One thing to keep in mind, even when working with therapists out of your network (I choose to remain so, mostly for the sake of my clients), is that your provider will likely cover some of the cost of your session. I have clients who pay as little as $37 per session to see me weekly in spite of my not being on any insurance panels.
Here is the Talk Space blog post entitled How Much Does Therapy Cost and Why Is It So Expensive, in it’s entirety. At the end, I’ll provide a link to the article’s location on the Talk Space site. Continue reading
Although I incorporate practices such as mindfulness, meditation and radical-acceptance into my work, I’ve also seen the way in which certain spiritual practices can be used as a form of negative defense mechanism- often avoidance. It can then become easy to disavow or deny our “darker” aspects which can be a strong source of creative energy and authenticity. I’ve long had my own term for this particular misuse of spiritual practice but recently discovered it’s official term,”spiritual bypassing”, after reading this High Existence article recently shared by a colleague.
Spiritual Bypassing: How Spirituality Sabotaged My Growth
I first heard about spiritual bypassing on one of my favorite podcasts, The Duncan Trussell Family Hour.
For those of you that haven’t had the privilege of hearing Duncan orate, it’s kind of like listening to a raspy hybrid of Alan Watts and Jim Breuer — wise enough to capture your attention, with a certain stoned goofiness that keeps it all playful.
Duncan talks about spirituality in nearly all of his interviews — most guests will happily indulge him in doing so. Naturally, spirituality is a big reason why people tune in to the podcast. So it took me by surprise when he mentioned that spirituality, as a set of ideas and practices, could actually be self–sabotaging.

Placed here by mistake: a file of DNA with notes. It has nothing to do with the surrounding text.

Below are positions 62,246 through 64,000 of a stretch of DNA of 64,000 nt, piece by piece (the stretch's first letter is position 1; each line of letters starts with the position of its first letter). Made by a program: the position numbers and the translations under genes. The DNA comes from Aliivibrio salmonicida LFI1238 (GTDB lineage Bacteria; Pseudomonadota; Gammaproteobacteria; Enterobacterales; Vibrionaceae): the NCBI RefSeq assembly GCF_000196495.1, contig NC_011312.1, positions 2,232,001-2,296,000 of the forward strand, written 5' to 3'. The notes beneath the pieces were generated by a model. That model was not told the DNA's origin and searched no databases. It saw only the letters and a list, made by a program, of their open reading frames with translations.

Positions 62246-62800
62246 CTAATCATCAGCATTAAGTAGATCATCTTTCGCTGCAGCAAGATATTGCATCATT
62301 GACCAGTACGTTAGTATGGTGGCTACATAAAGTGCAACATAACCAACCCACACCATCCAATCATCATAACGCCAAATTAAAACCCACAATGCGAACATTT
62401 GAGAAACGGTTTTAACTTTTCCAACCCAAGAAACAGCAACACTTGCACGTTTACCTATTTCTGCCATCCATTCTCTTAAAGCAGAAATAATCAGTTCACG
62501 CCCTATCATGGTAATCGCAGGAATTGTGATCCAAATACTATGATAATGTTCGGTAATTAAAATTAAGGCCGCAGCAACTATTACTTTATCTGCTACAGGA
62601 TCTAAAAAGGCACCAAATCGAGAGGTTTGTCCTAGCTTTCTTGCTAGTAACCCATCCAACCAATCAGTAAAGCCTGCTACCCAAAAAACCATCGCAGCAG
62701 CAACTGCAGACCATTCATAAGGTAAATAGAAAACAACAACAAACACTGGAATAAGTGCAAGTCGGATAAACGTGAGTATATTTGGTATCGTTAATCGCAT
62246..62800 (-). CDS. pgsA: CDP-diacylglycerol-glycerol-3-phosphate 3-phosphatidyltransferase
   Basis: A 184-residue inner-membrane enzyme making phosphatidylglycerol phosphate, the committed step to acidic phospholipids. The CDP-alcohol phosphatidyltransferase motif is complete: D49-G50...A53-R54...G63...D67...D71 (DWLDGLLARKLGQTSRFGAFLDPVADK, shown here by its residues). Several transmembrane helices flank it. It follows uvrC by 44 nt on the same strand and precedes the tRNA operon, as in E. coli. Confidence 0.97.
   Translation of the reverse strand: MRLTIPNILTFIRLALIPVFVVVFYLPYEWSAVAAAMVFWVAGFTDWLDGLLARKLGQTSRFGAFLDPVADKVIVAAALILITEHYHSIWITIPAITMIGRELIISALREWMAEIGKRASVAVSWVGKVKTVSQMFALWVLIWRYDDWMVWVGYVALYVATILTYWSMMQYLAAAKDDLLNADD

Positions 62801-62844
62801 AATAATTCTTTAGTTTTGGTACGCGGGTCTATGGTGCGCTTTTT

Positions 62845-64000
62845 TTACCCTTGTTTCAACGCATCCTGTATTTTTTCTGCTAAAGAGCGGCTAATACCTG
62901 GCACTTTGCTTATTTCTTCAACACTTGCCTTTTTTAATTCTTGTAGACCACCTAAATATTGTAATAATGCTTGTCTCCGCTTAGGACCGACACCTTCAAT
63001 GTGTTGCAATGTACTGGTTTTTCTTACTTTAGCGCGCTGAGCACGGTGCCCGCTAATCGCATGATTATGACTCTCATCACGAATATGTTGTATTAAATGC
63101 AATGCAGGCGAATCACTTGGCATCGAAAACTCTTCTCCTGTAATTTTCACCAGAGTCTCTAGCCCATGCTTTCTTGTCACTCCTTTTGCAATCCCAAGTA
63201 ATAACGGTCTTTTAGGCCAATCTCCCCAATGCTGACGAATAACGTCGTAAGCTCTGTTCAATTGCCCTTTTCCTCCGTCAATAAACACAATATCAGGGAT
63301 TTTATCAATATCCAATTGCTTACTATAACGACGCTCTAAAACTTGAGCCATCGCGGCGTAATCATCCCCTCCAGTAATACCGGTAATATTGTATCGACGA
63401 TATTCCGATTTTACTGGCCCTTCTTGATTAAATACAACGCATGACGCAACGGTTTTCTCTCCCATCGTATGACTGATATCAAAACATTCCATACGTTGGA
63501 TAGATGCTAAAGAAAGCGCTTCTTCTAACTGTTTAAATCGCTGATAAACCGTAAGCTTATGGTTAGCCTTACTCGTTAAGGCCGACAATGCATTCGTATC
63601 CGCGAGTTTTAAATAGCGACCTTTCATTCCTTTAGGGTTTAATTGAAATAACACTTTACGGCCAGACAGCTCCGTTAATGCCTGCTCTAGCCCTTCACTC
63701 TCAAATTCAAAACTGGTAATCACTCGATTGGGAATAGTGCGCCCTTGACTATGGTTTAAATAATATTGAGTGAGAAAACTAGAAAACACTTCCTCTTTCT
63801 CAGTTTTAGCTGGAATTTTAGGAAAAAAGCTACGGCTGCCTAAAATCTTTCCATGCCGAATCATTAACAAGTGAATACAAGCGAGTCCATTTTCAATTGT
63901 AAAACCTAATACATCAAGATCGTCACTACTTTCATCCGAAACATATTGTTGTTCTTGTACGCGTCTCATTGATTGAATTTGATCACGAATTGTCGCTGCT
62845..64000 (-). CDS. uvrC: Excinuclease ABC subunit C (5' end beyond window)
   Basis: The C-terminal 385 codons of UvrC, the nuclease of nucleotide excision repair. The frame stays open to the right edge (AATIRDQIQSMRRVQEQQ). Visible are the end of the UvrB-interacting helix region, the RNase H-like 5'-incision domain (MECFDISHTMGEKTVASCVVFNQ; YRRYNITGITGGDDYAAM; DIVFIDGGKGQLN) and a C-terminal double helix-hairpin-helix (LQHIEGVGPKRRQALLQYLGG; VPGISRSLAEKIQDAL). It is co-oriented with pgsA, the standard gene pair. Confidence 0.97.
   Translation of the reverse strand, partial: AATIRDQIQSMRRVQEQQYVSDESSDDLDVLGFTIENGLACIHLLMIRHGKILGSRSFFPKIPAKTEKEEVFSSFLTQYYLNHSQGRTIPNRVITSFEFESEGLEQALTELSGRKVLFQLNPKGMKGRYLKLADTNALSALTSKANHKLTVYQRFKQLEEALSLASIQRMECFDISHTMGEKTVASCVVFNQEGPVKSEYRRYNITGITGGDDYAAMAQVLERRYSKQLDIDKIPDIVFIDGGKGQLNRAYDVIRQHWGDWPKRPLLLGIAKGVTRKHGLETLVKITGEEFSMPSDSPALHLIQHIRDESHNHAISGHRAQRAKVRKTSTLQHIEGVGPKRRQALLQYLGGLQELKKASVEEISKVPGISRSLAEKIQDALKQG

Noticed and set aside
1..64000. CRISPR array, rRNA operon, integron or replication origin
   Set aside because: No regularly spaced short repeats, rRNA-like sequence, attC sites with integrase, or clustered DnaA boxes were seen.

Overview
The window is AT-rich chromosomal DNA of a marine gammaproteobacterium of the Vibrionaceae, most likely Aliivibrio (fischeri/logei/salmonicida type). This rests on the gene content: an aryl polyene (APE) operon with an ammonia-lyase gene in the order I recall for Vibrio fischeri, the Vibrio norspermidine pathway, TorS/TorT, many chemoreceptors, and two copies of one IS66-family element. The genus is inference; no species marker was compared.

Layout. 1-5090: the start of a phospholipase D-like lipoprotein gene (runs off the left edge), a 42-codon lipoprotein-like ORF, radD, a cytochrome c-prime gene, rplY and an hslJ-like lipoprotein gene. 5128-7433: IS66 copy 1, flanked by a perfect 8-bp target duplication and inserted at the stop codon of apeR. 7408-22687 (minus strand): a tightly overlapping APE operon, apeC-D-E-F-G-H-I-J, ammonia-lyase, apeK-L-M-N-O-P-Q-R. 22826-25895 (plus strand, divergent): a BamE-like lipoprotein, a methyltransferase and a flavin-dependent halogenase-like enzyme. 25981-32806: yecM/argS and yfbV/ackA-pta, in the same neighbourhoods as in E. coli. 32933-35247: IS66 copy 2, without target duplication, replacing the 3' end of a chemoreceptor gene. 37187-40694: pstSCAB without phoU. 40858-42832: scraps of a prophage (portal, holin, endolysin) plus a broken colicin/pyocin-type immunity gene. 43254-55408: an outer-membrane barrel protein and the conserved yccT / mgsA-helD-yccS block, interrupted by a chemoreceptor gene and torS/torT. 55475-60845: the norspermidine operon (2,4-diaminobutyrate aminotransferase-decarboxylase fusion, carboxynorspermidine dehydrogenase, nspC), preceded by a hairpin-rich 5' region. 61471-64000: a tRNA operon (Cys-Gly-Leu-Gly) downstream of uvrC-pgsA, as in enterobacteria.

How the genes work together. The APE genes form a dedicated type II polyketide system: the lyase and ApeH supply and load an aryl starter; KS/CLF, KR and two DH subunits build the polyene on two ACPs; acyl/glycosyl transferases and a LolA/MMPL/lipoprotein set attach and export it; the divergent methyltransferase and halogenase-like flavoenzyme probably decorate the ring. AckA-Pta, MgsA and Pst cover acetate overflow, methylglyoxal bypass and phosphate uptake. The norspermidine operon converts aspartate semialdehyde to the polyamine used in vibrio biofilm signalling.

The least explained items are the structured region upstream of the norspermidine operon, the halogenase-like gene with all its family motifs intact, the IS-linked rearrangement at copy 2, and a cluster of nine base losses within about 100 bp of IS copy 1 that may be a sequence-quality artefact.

Spiritual bypassing, a term coined in the early 1980s by psychologist John Welwood, refers to the use of spiritual practices and beliefs to avoid dealing with uncomfortable feelings, unresolved wounds, and fundamental emotional and psychological needs. The concept was developed in the spirit of Chögyam Trungpa’s Cutting Through Spiritual Materialism, which was one of the first attempts to name this spiritual distortion.
According to teacher and author Robert Augustus Masters, spiritual bypassing causes us to withdraw from ourselves and others, hiding behind a kind of spiritual veil of metaphysical beliefs and practices. He says it “not only distances us from our pain and difficult personal issues, but also from our own authentic spirituality, stranding us in a metaphysical limbo, a zone of exaggerated gentleness, niceness, and superficiality.”
My Own Bypassing
In Masters’ groundbreaking book, Spiritual Bypassing: When Spirituality Disconnects Us From What Really Matters, he writes:
Aspects of spiritual bypassing include exaggerated detachment, emotional numbing and repression, overemphasis on the positive, anger-phobia, blind or overly tolerant compassion, weak or too porous boundaries, lopsided development (cognitive intelligence often being far ahead of emotional and moral intelligence), debilitating judgment about one’s negativity or shadow side, devaluation of the personal relative to the spiritual, and delusions of having arrived at a higher level of being.